Tuesday, May 25, 2010

joint bid to put appeals on hold

This is smelly. Meridian like getting everything sorted before the court case and they have a system worked out - a system that has worked in getting DOC and some runaka on side with them, against the river and nature.

From NZH
"Meridian Energy and the Department of Conservation (DOC) have filed a joint memorandum in the Environment Court requesting the appeals relating to the Mokihinui hydro proposal be put on hold."
Meridian chief executive Tim Lusk said the project was proposed for stewardship land administered by DOC and required the consent of the Minister of Conservation to go ahead, as well as the usual resource consents."
Taking the time to carefully work through these issues before advancing to the Environment Court is the most logical and cost effective way of simplifying a complicated process for all concerned," said Mr Lusk.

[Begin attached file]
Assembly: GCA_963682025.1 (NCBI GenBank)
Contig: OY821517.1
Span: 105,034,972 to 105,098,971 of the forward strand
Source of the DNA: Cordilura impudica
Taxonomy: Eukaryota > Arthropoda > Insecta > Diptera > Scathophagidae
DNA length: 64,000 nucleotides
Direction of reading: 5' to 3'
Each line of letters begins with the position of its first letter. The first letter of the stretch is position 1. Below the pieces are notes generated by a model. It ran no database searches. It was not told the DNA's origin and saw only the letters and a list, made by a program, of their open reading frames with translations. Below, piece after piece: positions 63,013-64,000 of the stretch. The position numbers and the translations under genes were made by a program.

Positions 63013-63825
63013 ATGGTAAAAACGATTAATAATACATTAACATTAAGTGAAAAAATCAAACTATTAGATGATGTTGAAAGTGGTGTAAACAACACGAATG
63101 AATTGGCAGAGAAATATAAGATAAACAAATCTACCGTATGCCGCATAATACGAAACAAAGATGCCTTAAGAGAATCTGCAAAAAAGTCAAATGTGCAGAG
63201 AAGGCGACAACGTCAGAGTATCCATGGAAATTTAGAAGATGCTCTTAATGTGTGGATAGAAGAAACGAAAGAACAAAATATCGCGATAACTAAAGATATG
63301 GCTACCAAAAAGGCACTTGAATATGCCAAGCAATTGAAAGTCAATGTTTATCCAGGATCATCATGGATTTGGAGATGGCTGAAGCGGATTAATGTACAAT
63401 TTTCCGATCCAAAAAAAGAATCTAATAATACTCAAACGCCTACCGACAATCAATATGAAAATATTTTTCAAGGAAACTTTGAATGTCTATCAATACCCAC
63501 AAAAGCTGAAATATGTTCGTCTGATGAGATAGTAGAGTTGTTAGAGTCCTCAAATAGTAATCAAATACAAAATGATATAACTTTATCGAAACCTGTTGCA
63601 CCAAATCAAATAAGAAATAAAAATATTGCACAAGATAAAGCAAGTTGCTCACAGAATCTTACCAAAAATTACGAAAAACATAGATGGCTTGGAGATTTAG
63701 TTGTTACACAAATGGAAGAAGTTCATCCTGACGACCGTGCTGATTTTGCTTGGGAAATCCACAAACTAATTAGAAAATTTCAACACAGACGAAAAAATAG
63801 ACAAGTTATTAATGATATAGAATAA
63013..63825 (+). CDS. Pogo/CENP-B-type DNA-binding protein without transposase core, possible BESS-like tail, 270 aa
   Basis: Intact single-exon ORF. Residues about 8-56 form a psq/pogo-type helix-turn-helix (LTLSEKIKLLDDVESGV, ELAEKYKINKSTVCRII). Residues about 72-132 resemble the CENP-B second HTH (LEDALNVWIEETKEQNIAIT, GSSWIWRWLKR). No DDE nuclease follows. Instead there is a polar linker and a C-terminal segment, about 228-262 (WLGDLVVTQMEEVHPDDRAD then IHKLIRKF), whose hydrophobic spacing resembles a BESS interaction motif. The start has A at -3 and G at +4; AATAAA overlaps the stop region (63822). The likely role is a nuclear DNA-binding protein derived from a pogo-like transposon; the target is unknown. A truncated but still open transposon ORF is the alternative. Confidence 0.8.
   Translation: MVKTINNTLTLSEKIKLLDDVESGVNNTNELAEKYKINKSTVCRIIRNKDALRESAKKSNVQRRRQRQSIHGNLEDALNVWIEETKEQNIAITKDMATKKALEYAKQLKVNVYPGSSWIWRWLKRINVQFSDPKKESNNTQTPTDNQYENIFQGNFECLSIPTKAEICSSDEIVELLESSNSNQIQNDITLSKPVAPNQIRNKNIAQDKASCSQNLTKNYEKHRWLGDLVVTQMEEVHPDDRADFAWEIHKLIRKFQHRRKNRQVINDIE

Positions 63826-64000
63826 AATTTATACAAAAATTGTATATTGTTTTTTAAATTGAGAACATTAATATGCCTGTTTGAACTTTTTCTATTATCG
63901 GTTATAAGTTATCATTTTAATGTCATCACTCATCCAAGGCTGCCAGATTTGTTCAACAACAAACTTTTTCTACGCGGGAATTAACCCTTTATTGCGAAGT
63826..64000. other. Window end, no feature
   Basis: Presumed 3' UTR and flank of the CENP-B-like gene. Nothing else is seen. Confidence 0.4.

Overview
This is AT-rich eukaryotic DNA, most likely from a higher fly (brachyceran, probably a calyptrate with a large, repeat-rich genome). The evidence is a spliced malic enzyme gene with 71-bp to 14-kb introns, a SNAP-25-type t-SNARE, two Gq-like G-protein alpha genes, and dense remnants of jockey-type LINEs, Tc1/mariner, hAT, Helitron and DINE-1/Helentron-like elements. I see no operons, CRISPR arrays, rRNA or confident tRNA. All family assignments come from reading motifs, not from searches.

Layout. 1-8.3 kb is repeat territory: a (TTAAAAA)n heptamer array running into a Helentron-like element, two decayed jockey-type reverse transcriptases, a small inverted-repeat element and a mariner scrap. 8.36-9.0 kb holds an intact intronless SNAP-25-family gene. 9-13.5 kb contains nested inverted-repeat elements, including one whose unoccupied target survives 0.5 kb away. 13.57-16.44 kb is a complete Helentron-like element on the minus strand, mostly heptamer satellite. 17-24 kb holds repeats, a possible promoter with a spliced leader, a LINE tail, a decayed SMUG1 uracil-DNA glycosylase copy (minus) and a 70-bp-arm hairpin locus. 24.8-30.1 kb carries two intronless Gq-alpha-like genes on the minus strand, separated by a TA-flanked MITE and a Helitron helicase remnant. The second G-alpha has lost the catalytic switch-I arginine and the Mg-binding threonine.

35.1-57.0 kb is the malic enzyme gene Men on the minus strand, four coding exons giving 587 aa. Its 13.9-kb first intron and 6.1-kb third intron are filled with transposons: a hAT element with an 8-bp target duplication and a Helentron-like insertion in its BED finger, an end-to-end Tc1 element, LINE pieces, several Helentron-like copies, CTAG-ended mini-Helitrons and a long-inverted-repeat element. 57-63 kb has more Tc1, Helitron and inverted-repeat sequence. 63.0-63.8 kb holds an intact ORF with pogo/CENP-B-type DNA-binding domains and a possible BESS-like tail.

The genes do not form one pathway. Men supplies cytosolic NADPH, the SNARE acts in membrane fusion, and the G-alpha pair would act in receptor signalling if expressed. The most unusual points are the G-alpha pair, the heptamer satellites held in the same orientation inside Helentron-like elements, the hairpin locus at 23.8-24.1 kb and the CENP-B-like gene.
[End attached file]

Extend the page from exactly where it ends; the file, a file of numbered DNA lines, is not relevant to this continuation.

He said that in applying for the minister's consent, Meridian may have the opportunity to address some matters raised by DOC in its appeal to the Environment Court.
"It would be more efficient and appropriate to see if we can deal with those issues as part of that dialogue," Mr Lusk said.
It seems that going direct to the minister may prove more fruitful - you can negotiate all of the little things out the way before.
Meridian is committed to the Mokihinui hydro project," he said.
And we are committed to stopping this damn dam. I like the red-tape and delays - anything that ensure the decision is put off and off until eventually it is too hard and too costly to go ahead.

1 comment:

Mike said...

I'd love to know how Kate Wilkinson's review into DoC's advocacy role is going. I haven't heard anything about that since February.

But yeah, it's sort'a suspect without more information.

Sometimes I'm confused as to whether the Department of Conservation is still the government's primary advisor on conservation issues, or if it's now the BlueGreens (as is claimed on the front page of the BlueGreens' website if you consider the National Party to be in government).

All of these fancily-named whiz-bang task-forces and appointed positions that seem to be less subject to the OIA and other forms of transparency that would normally apply to public servants make me less informed about where advice is actually coming from and how decisions are made. And that makes me sad.